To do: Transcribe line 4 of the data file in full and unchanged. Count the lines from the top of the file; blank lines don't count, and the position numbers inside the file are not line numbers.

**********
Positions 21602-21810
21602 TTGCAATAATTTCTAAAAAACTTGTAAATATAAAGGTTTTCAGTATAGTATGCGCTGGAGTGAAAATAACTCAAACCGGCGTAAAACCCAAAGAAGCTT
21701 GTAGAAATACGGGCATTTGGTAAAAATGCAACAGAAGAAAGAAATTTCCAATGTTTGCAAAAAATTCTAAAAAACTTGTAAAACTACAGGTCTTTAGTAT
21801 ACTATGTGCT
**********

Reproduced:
21801 ACTATGTGCT